Whether you’re planning on staying in Tokyo for a long period of time or spending a few days of that vacation period, there’s one place you absolutely should not miss. You’ve guessed it. It’s the district of Shibuya! Known as the face of entertainment and shopping in all of Japan, Shibuya is no stranger to locals and tourists alike. Let’s go over a few pointers when visiting the area so be sure to grab that pen and paper and be prepared to take some notes!
There are five main exits when leaving Shibuya Station: the Hachiko Gate (Exit No.8), the Miyamasuzaka Exit (Exit No.10), the Central Gate, the East Exit (Exit No.15), and lastly the West Exit. If you’re entering Shibuya Station from a non-JR line, use the exit numbers to help guide you.
The station has a vast underground network that connects itself from the women’s fashion tower “Shibuya 109” all the way to the “Shibuya Hikarie” complex. In between the two buildings is an underground plaza of shops and restaurants in case you get hungry or tired along the way. Directly outside the station’s Hachiko Exit, is the “Tokyu” department store complex. In this nine-floor building, you can find anything from a supermarket to high-end clothes and accessories. The furthest section of the station from the Hachiko Exit is the Shibuya Hikarie high-rise complex. The complex has 13-floors that consist of shops, restaurants, and more!
Train stations in Japan are notorious for confusing visitors. However, there is no need to worry since every sign has an English translation which makes things easier. Don’t forget to ask train station staff for assistance if you need additional help. They will gladly point you in the right direction!
Three words that can describe Shibuya the best is “shopping,” “entertainment” and of course, “dining.” There are endless amounts of stores and outlets to fulfill your fashion desires. If you’re planning on buying clothes or accessories, we suggest you bring an extra bag or two. Entertainment comes in the form of karaoke bars, arcades, movie theaters and even live shows. When it comes to dining, you have a selection of places to sit down and dig in. Whether you’re the sushi-type or maybe even the yakiniku-type, you’re sure to find something for yourself!
Directly outside of the Hachiko Gate exit sits the world famous “Hachiko statue”. Built in August 1948, the statue is recognized to this day as one of the many treasured landmarks in Japan. It is always a popular sight to see for visitors and locals alike.
Most notably one of the busiest intersections in the world, Shibuya “Scramble” is something no other country can copy. Hundreds and sometimes even thousands of people cross this intersection whenever the walk signs turn green. You’re bound to cross this huge intersection at some point during your day in Shibuya. After crossing the street, be sure to check out Center Gai, Shibuya Ekimae and Inokashira Dori.”
An easily recognizable area after immediately crossing the “Scramble,” Center Gai is where you’ll find restaurants, izakayas, bars, shops and clubs within mere walking distance of each other. Although a short pedestrian street, Center Gai is a popular location in Shibuya. Here, most of the customers are young adults and tourists.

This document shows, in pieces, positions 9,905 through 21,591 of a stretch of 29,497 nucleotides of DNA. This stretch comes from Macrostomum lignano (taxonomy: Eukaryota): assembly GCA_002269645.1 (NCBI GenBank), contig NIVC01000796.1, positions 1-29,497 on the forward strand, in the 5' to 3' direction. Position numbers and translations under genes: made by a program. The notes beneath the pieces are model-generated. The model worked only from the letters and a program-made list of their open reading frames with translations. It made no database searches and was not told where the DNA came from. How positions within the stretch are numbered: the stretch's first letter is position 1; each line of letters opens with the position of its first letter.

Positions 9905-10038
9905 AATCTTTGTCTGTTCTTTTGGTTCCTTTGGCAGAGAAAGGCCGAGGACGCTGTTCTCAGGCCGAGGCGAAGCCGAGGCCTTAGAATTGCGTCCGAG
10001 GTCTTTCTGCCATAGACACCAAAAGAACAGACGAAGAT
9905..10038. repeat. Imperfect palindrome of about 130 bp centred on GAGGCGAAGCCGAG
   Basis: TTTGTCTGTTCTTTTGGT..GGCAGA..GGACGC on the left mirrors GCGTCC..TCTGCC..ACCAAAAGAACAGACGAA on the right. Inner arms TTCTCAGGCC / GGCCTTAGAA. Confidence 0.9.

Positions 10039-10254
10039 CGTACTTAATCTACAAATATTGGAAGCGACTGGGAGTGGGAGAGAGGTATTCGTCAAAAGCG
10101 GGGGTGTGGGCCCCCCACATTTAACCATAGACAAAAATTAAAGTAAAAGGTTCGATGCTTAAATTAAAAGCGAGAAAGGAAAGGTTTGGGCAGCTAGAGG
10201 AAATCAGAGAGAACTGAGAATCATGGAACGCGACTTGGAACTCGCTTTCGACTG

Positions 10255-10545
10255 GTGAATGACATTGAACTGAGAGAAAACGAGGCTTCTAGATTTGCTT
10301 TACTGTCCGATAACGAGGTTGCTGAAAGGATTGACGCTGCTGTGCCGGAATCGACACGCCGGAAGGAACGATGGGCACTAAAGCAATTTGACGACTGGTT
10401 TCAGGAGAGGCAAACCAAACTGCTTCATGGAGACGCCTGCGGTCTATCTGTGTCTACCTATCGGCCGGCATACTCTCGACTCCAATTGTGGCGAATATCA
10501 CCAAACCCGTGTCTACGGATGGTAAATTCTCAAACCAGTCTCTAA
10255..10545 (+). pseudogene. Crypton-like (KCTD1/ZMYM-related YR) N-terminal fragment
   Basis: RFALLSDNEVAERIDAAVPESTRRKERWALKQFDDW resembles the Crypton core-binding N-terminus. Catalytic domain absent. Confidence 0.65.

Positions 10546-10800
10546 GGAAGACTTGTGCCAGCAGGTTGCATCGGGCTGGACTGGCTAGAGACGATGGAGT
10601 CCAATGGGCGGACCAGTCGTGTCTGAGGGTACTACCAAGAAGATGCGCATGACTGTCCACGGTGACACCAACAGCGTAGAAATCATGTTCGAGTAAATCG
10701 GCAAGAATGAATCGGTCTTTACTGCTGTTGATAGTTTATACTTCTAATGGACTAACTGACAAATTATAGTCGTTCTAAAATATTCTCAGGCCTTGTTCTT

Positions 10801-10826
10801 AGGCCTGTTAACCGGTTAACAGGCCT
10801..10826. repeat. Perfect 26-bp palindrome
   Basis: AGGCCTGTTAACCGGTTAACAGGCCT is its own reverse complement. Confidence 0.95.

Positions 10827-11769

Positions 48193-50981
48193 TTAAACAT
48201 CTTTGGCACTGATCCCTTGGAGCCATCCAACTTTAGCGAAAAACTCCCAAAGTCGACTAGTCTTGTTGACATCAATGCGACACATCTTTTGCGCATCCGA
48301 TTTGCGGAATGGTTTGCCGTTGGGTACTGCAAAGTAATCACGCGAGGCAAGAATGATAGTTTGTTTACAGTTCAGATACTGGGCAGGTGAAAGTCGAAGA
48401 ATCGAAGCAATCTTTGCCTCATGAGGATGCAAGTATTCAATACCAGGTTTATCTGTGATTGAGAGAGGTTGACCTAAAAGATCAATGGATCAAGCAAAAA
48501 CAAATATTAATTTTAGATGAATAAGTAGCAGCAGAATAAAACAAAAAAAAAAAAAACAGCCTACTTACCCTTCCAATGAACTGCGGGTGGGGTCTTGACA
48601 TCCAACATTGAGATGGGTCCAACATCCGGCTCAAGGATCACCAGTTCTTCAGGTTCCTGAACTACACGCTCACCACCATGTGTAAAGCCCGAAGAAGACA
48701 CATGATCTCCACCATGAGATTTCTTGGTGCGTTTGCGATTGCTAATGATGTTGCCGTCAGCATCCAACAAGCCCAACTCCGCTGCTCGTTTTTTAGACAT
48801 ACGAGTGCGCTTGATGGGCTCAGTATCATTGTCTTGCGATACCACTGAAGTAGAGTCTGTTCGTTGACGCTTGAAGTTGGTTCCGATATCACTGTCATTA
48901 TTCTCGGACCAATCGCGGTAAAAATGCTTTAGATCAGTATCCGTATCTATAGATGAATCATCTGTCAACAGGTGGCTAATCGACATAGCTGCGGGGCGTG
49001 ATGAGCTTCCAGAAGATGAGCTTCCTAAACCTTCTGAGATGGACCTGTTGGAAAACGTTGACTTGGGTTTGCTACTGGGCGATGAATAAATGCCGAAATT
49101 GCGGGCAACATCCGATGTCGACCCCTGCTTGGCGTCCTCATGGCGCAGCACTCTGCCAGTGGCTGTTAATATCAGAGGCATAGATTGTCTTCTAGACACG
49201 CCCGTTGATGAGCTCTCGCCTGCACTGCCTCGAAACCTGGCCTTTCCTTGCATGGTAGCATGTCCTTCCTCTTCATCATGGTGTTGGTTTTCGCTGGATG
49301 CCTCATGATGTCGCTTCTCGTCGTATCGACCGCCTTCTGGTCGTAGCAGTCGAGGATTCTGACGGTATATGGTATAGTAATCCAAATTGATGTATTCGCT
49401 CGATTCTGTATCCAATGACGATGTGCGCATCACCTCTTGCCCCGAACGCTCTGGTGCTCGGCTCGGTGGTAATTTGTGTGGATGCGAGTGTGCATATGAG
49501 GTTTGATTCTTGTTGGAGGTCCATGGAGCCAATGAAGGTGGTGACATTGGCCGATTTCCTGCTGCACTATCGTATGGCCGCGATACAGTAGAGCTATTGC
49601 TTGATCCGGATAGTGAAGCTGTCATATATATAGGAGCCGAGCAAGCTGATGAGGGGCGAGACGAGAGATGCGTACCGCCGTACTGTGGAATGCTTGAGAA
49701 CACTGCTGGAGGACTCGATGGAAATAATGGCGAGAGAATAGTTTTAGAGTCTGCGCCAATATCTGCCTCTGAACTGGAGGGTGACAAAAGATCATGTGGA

Shibuya Ekimae Street
If you’re crossing the Scramble from the station side and look to the left, you will see Shibuya Ekimae street branch off into two roads. At the tip of this point lies the Shibuya 109 women’s department store (Website ||| Facebook ||| Instagram) and is across from the Shibuya 109 Men’s (Website ||| Instagram) store. To the left and right of the 109 store are other clothing shops and a variety of entertainment options.
If you’re crossing the Scramble from the station, look to the right instead. Just when you thought Center Gai and Shibuya Ekimae were a lot to handle, try taking a walk down this street. On Inokashira Dori, you’ll find department stores, luxury brands and the famous Tower Records (Website ||| Facebook ||| Line QR Code) store.
Shibuya Nonbei Yokocho
How about an alleyway full of bars and izakayas that give that “old” Japan feel? Perhaps you’re looking for a place where you can drink to your heart’s content? Nonbei Yokocho or “Drunkard’s Alley” is a part of Shibuya that hasn’t fully converted to match the fast-paced lifestyle of modern Tokyo. For the best experience here, it’s better to come at night!
Located on the Eastern side of the station is the Hikarie complex. The building can be reached either above or below ground. It also has 13-floors of shops to suit your every need. There is even a massive theater on the 11-floor that showcases live Broadway productions. Across the street from the Hikarie complex, you can find “Bic Camera”, a movie theater, arcades and even a Round One entertainment hub.
Konno Hachimangu Shrine
Within the organized and chaotic urban jungle lies a quiet recluse away from the hustle and bustle. Hachimangu Shrine which is next to the Toyosakainari Shrine is a great location to visit for sightseeing as well a taking a break. The nice thing about this shrine is that it’s close to the station and takes only 8-minutes to walk to.
Located between Shibuya and Harajuku is the pedestrian friendly Cat Street. Though named “Cat Street,” this street isn’t about cats at all! Instead, the street is lined with boutiques and cafes which appeal to younger customers. Compared to Harajuku’s “Kawaii” Takeshita-dori, Cat Street offers a simple, darker side. One can even say that it’s the “hipster” version of Takeshita-dori. If you’re someone who enjoys a nice walk while shopping at outlets, then this place is for you.